“Twelve wines (mostly) of Christmas” isn’t as hummable as the song of a similar name, but the drinks below are practical, affordable (have you seen the price of a partridge in a pear tree lately?), and tasty, too.

1 The first wine is champagne, of course, because it’s Christmas and time to celebrate. Plump for a bottle from the first lady of champagne, Madame Clicquot, who became the veuve (French for “widow”) of producer Veuve Clicquot Ponsardin when her husband, François Clicquot, passed away in 1805. She was a woman of many firsts: exporting champagne to Russia; making a rosé champagne; and as a woman success­fully heading up a champagne house.

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2 The second wine would be just that: a fabulous second wine. Many top Bordeaux chateaux make such tipples from grapes deemed not quite good enough for grand vin, but using the same top winemaking teams. A good choice is Echo de Lynch-Bages, from Château Lynch-Bages, a fifth-growth from Pauillac.

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3 What to bring to a gathering of friends and family for a bit of Christmas cheer? Try something that’s fami­liar to all: Cloudy Bay sauvignon blanc, a wine that put New Zealand’s Marlborough region on the map for many drinkers. If you feel like splashing out, buy single-vineyard offering Te Koko.

4 Something sweet that will warm you up on a winter’s day, perhaps a 10-year-old tawny port by Taylor’s, Graham’s or Fonseca. Why tawny? Because it’s delicious straight out of the bottle and can keep for a while once opened. It’s great with stilton after dinner.

5 The number five brings happy hour to mind, so let’s go for something affordable and quaffable, perhaps a sparkling wine. Every­one is drinking prosecco these days, so let’s instead go for a Spanish cava, which is drier on the palate and made from three grapes (macabeo, parellada and xarel-lo) using the same method as champagne.

6 Cheating a little here, but let’s go for an ale, because not everyone drinks wine. There’s been a huge boom in locally made brews in recent years, so grab a six-pack from a microbrewery such as HK Yau, Gweilo, Heroes or Lion Rock.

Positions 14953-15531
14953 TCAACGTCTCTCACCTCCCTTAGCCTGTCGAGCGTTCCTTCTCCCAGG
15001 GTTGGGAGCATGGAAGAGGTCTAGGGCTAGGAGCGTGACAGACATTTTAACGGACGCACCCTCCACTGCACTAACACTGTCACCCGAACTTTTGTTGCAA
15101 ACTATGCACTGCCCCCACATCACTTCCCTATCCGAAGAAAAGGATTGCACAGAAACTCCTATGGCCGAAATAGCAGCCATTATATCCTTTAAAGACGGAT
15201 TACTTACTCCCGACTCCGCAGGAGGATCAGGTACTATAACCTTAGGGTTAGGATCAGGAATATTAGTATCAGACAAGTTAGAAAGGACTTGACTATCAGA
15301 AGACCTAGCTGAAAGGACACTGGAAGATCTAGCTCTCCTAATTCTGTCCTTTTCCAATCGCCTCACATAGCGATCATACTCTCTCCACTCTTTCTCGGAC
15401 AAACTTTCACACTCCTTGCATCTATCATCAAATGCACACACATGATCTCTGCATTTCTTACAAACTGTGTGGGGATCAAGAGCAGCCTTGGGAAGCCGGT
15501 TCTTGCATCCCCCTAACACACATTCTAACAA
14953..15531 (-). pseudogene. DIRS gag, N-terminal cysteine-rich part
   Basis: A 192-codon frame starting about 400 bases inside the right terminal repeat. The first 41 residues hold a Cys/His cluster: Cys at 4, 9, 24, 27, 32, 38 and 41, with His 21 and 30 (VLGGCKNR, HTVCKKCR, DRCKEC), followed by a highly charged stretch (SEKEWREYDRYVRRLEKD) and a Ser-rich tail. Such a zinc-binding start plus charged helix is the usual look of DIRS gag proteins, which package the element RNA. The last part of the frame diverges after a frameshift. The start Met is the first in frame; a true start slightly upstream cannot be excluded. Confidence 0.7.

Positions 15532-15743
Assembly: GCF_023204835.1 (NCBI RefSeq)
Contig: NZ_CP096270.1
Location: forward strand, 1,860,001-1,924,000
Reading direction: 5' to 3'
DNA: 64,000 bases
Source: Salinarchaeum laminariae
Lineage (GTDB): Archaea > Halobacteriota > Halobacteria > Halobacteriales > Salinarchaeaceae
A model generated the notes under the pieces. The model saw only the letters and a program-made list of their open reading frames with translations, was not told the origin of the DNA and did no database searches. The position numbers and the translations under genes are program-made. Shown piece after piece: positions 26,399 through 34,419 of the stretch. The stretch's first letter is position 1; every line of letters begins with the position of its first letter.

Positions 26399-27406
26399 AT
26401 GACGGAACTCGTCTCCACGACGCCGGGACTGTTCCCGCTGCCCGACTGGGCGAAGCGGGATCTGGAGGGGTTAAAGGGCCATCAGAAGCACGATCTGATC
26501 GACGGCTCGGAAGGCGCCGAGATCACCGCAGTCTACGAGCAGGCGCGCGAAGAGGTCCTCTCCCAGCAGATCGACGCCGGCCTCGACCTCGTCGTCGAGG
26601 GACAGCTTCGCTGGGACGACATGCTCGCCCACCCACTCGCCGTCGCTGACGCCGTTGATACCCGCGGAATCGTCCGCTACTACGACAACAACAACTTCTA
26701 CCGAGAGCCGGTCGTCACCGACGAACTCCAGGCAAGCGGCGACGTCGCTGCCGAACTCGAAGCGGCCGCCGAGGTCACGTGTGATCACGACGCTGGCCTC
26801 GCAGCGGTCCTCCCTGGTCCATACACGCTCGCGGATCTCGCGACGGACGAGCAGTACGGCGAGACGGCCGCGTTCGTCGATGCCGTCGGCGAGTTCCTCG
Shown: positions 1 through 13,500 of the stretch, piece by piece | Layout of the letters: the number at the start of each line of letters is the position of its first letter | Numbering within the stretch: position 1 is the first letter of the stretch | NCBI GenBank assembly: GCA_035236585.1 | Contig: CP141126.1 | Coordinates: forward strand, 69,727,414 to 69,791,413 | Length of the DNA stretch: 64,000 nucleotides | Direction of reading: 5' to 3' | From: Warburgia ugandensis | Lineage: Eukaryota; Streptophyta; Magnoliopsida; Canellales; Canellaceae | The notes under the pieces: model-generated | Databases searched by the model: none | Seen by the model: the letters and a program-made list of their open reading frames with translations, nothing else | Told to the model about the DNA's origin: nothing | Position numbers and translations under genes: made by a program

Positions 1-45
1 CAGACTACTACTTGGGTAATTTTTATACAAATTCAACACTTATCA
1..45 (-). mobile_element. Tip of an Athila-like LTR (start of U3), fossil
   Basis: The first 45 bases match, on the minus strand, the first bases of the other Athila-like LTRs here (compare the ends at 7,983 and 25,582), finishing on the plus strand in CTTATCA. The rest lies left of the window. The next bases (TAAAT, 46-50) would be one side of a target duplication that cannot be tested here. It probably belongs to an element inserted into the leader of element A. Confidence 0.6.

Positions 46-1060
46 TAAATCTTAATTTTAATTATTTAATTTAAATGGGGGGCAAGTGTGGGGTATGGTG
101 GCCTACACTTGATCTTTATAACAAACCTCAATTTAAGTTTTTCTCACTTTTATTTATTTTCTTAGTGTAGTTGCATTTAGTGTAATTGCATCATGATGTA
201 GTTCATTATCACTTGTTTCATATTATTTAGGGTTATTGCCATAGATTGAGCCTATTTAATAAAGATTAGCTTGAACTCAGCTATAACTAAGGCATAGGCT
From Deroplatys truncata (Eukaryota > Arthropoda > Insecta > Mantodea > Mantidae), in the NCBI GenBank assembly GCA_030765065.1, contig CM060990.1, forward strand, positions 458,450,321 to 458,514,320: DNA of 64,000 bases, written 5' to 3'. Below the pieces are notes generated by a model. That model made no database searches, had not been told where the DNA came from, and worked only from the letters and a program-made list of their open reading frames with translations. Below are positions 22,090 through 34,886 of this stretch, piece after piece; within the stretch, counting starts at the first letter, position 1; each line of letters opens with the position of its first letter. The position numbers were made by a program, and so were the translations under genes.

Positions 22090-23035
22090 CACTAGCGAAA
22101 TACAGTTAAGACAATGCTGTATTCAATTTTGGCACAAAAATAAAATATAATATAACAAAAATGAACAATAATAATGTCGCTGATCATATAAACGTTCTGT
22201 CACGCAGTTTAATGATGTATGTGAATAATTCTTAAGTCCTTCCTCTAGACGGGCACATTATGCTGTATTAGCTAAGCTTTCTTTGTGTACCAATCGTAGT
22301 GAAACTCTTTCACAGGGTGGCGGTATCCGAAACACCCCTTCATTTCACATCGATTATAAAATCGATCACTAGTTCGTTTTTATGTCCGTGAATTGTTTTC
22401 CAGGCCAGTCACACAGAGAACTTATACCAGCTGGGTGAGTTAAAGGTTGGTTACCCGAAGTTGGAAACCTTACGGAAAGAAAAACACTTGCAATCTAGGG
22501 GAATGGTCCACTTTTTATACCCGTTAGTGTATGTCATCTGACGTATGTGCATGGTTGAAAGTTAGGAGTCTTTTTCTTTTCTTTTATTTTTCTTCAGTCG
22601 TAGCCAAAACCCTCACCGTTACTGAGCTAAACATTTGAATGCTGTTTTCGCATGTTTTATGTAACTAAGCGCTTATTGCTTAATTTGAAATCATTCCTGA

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7 A sip of sherry is so very civilised and old-school. East India Solera, by Bodegas Lustau, is a favourite because it smells like Christmas pudding and reminds of Christmases past.

8 Wow, did I eat all that? A digestif is in order, and the one that comes to mind this time of year is Amaro. Made from savoury herbs, with their roots, bark, peel and whatnot macerated in alcohol or wine and aged in used oak barrels, Amaro is from Italy and has a palate-cleansing, bittersweet flavour, with about 20 to 25 per cent alcohol. The Averna brand is easy to find in Hong Kong.

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9 Something simple is needed, like a gin and tonic. Hendrick’s gin, a slice of cucumber, a splash of Fever-Tree tonic and ice make for a refreshing drink.

10 Ten is the number of people who can crowd on to my terrace, so a wine that works with everything is in order, including turkey, ham, stuffed salmon and fried wild-rice stuffing with chestnuts. Rosés work well here. Choose a more robust one, such as Margan Shiraz Saignée Rosé, which uses the first run of juice from tanks making red wine.

11 For Christmas Eve, when the children are tucked up in bed and you are busy wrapping gifts and making lists, a glass of mulled wine is the thing. This is my recipe (combine all ingredients and bring to a simmer, then keep warm over a low flame):

1 three-litre box of red wine (don’t use the good stuff)
1 litre orange juice

150ml brandy or Calvados

3 cinnamon sticks

2 oranges, sliced

2 green apples, cored and diced (but not peeled)

200 grams sugar

1 lemon, sliced

1 grapefruit, sliced

8 cloves

3 star anise

3 grams ground pepper (black or white)

12 And, finally, something for Santa: a thermos of hot chocolate boosted with a generous warming dram of Frangelico or Amaretto. St Nick will enjoy this with shortbread biscuits. And don’t forget the carrots for his reindeer!